Established in 1973, this cozy restaurant has earned itself a loyal following thanks to its traditional Teochew dishes prepared by chef Eric Chua who inherited it from his father.
The menu at Ricetown Restaurant is straightforward. No frivolous names or presentations; simply classic dishes served over rice.
Xian Dan Xia Qiu Stir-fried Prawn with Salted Egg Yolk
If you enjoy salted egg yolk, this fried prawn dish will surely delight. Seasoned and coated in flour before being deep fried until crispiness, creating the ideal surface for the delicious salted egg yolk sauce to cling onto.
To prepare, first steam salted egg yolks and then use a fork to mash them. Next, heat oil in a pan and combine minced garlic, curry leaves and the mashed salted egg yolks; stir the mixture until it becomes foamy.
Fry up some fried prawns and toss in a salty-sweet sauce until coated. Enjoy this dish as part of a full meal by serving with rice or chai teow for extra protein and fiber!
Teochew Yam Paste & Pumpkin served with Gingko Nut
This Teochew-inspired dessert may not be as sweet, but the lush texture and natural fragrance of yam makes it just as satisfying. Ginko nuts add an aromatic fruity scent and crunchy crunch while cooking oil infused with shallots makes this less oily than others.
Cooked yam cubes are steamed until soft and then mashed before being stir-fried in shallot oil, then combined with sugar to create a thick and smooth paste before being garnished with slices of pumpkin and the classic gingko nuts – creating an easy yet delectable dessert option that offers something different than more common options like taro pudding, which may be too rich and sweet for some tastes.
Chao Zhou Zheng Yu Teochew Steamed Fish
If you love fish, this dish should not be missed out. The fish meat is highly absorbent and serves to preserve the flavors of any condiments used with it.
Quality seafood should also be used, in order to achieve an appealing flavour combination with sweet and umami flavours from condiments. This will guarantee an ideal dish experience.
Chinese tradition holds that eating fish during reunion dinner symbolizes abundance and surplus year after year (Nian Nian You Yu). Therefore, this dish should be an integral component of every Chinese reunion dinner. Here, the soup features ingredients such as liver, intestines and pork slices with its combination of saltiness, sweetness, tanginess and savouriness providing a delightful dish for celebration!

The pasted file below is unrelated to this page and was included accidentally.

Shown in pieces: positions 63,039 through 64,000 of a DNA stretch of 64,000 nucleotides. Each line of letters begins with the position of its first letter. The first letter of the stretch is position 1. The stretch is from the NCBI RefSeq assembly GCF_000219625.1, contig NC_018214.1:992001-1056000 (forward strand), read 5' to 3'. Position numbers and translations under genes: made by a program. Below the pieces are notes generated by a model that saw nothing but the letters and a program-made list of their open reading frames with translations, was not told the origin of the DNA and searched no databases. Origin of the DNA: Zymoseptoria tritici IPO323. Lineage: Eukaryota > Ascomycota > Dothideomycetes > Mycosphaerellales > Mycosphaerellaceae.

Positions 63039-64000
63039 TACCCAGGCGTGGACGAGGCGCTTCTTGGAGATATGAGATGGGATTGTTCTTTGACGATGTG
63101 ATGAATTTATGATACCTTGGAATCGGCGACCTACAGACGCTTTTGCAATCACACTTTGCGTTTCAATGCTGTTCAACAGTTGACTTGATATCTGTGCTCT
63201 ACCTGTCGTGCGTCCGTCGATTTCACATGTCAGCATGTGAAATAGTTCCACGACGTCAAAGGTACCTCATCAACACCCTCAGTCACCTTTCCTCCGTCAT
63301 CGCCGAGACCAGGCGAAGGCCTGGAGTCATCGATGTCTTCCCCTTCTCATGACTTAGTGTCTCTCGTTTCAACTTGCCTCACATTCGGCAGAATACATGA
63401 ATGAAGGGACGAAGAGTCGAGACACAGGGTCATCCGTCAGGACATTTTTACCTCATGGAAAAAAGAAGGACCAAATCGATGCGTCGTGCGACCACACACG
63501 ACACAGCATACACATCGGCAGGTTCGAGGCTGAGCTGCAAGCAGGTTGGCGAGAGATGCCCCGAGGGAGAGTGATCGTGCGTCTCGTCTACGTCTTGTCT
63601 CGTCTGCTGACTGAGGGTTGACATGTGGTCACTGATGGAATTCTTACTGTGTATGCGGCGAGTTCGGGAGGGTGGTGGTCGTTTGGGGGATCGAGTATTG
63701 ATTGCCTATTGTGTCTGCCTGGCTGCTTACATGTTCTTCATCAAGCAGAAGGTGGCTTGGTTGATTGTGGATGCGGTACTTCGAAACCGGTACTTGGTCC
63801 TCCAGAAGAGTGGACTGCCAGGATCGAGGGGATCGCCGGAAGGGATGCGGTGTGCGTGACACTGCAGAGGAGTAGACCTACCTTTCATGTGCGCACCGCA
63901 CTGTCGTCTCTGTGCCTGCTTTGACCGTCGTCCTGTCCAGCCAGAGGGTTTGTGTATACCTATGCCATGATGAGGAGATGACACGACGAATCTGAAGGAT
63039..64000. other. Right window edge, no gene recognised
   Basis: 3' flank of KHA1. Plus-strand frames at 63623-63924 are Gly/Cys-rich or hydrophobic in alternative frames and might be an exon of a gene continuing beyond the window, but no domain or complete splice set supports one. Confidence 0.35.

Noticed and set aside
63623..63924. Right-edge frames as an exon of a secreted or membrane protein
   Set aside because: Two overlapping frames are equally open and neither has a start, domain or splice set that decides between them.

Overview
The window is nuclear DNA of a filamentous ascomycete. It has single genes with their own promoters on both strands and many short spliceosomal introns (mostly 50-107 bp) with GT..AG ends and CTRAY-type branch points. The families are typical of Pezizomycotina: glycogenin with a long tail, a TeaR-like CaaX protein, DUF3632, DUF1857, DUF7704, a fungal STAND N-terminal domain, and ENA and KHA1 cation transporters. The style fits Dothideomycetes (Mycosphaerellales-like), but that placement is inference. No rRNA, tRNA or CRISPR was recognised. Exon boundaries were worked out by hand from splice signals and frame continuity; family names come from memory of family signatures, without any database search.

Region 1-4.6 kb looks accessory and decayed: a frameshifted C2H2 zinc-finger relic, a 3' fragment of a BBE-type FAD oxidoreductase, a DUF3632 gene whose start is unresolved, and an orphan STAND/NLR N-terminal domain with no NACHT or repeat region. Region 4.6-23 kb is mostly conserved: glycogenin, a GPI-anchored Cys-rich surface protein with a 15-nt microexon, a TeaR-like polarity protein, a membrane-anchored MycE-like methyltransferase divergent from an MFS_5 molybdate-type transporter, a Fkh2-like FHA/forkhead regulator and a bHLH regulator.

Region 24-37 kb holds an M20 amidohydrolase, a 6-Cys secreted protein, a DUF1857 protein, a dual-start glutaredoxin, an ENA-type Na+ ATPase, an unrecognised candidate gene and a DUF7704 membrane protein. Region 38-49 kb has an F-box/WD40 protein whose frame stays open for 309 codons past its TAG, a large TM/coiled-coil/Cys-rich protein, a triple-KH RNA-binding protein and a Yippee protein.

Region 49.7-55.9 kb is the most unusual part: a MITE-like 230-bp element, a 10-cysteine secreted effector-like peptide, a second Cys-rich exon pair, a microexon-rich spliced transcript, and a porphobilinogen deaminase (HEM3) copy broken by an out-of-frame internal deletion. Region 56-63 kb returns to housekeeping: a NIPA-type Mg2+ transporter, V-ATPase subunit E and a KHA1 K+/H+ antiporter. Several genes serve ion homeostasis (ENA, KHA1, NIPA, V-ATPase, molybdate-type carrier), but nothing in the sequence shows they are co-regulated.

Hong Shao Hai Can Dong Gu Braised Sea Cucumber & Mushroom
Braised Shiitake and Black Fungus combine for an incredible umami rich flavor in this dish while the sea cucumber symbolizing upward momentum for Chinese New Year is added natural sweetness to the mix with Chinese cabbage for an incredible mouthwatering result!
This dish makes an excellent vegetarian addition to a Lunar New Year feast. If you don’t have access to fresh frozen sea cucumber (Ci Can), hairy melon may be easier and faster to prepare – its soft sponginess melding well with chicken stock, plus boasts many medicinal and nutritional properties including blood-thinning properties! Use with caution!
Ka Pei Pai Gu Coffee Pork Ribs
Coffee pork ribs () can be easily made at home using Auntie Ruby’s double cooking technique and custard powder and tapioca flour to coat the ribs ensuring crispy without becoming dry or overcooked. Instant granules provide their unique coffee taste, or alternatively try brewing black tea as a replacement flavor source!
Black vinegar should be part of every cook’s kitchen arsenal. Not only is it versatile and delectable, it adds complexity to sauces. Black vinegar even stands up well against balsamic.
Chai Por Kway Teow
Fried Carrot Cake, or Fried Carrot Cake in Taiwanese dialect, is an extremely popular hawker dish. As opposed to the sweet slices found in western supermarkets, this version resembles more of a stir-fry made with cubes of radish cake and lap cheong.
Reminiscent of pad Thai but with more savory flavour, lap cheong contains additional ingredients not commonly seen in Pad Thai. You can purchase lap cheong online or from Asian grocery stores’ fridge sections; other optional ingredients can include Chinese sausage and fish cakes, bean sprouts and Chinese chives can be added towards the end for crunchiness, or you may add chilli paste for additional wok hei (smoke flavor).
Teochew cuisine includes traditional items like cold crab, braised duck and jellied pig trotters; you can also enjoy innovative takes on classic desserts such as Orh Nee – thick grainy yam paste with the delicate floral fragrance of sweet gingko nuts – without using traditional ingredients like lard or shallot oil, for a healthier option that may satisfy purists’ aroma preferences.
Orh Nee Mochi Souffle Roll is another crowd pleaser – an airy choux pastry filled with purple yam cookies, covered in more yam cream and gingko nuts, then presented in their gateaux box for ease of serving! A must try for lovers of textured desserts!